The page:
Jordan Rubin and The Maker's Diet

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This diet supposedly isn't a weight loss diet although it may cause weight loss in some people, a claim that most diets make. 

When I first bought the book, THE MAKER'S DIET, I read a bit and put it down, tossing it off as - yet another - raw food, vegan diet.  Recently, in finishing the research for the diet section on this site, I gave the book another chance and found that my early impression was somewhat erroneous but I retain mixed feelings about the book.  The chapter on Rubin's history is very interesting especially about his history with severe illness which he claims healing from using his own Maker's diet.  The next chapters on the science behind the Maker's Diet are a bit rough to stomach.  Rubin suggests things like eating soil to strengthen the immune system (he sells a refined version) and criticizes modern sanitation, forgetting that before modern sanitation, people did not have long lifespans and few of them survived childhood.  Although he does cite some of what he quotes, most of it is NOT from peer reviewed journals but rather naturopathic books and the like.

(Maybe some of the reason Ruben changed venues is because he was ordered by the FDA to stop making claims that his diet healed anything)

Jordan Ruben was the son of a naturopathic practitioner and although he was unvacinated and lived according to naturopathic standards of health,  he apparently had a complete immune system breakdown while in his Sophomore year in college.  After claiming doctors had sent him home to die, he had a consult with an elderly man who told him his problem was he was not living according to what God suggests in the Bible.  The idea intrigued him and he traveled to California to study further with the man (whose name for some reason, is not given in the book).  The diet and health practices he learned, he formulated into what we now know as "THE MAKER'S DIET"  Rubin said he went from 111 lbs to 180 lbs.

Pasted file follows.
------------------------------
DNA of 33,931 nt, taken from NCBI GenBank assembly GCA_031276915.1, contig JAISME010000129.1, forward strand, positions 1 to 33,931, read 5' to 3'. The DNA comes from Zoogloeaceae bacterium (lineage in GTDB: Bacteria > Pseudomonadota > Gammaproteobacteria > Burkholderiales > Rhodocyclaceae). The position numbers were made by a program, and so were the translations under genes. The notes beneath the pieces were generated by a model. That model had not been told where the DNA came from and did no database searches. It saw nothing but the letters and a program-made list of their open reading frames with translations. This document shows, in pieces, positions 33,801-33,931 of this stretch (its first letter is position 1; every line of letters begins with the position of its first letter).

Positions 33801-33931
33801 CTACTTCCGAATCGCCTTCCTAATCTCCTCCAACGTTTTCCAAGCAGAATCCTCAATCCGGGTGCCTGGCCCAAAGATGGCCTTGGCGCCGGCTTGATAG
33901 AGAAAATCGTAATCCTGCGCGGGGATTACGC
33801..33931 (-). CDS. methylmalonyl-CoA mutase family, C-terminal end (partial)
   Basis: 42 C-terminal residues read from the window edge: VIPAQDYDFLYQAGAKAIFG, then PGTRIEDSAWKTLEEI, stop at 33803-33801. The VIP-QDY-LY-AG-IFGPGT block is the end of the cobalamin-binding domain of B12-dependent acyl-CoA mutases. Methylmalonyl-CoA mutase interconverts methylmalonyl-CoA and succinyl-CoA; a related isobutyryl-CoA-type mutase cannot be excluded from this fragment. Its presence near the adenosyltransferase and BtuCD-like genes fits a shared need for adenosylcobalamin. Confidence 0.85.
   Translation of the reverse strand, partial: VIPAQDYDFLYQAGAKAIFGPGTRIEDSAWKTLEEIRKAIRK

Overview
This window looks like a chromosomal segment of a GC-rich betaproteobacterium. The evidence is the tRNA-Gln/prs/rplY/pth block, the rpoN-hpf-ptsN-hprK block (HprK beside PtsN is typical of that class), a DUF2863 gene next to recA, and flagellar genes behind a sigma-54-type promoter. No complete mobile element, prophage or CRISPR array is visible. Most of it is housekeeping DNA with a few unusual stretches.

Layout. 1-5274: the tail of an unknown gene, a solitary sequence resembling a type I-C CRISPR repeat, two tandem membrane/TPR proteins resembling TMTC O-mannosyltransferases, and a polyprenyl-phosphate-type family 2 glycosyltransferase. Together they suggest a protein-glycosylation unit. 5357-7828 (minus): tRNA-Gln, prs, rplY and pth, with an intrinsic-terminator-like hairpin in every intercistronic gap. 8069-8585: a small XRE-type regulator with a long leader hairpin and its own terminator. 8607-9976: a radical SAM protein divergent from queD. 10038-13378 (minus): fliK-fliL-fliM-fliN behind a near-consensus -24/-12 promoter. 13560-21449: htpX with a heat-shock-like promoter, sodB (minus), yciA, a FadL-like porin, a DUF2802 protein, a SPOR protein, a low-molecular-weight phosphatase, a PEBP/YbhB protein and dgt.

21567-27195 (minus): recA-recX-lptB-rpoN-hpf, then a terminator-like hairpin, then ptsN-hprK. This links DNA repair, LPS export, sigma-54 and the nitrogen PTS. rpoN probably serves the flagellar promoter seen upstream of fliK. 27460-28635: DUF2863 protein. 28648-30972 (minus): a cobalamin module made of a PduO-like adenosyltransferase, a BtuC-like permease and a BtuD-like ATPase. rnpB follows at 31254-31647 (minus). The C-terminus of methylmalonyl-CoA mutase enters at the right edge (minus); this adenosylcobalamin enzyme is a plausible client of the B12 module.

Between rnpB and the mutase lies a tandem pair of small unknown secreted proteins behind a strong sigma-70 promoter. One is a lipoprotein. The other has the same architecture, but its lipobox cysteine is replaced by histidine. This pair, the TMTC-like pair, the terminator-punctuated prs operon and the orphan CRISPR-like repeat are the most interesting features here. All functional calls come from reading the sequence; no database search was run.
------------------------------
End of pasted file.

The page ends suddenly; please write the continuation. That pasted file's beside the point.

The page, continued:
The MAKER'S DIET starts with a 40 day program, in which the last part is what you are supposed to do for the rest of your life.

The three points are:

  • Eat HSO "homeostatic soil organisms" - this is supposed to boost your immune system by forcing your body to produce antibodies etc. The large "Garden Of Life" corporation which Ruben founded, sold a version of this which supposedly, was pleasing to the palate (reasonably) Rubin closed the "Garden of Life" website in 2009 and his new website is unclear as to what products he's now selling.
  • The Maker's Diet is low carb with the usual restrictions - no white sugar or white flour, all organic foods, unpasturized milk products etc (unpasturized dairy products are the most prevailent cause of food-based infectious disease in 3rd world countries). It's expensive and not convenient to get, to say the least.
  • Using "Clenzology" to clean our bodies - this leaves the friendly organisms on the body while cleaning - he also sold this in "The Garden of Life"  - it was just regular soap with a few natural products added.

Ruben suggests exercise but like the other faith-based diets does not really go into detail about it.

The book is interesting if not real science based and the section where he critiques the low carb, low fat and other "delete an entire food group" diets may be the best part.

To learn more about this program, you can buy the book, THE MAKER'S DIET available in bookstores or Amazon, or else join as an online member of his website.

While THE MAKER'S DIET book is interesting, I don't think many people will want to go into the expense and trouble of this program.

There appear to be several "Maker's" type diets (Many offer personalized plans and consulting - for a price, of course)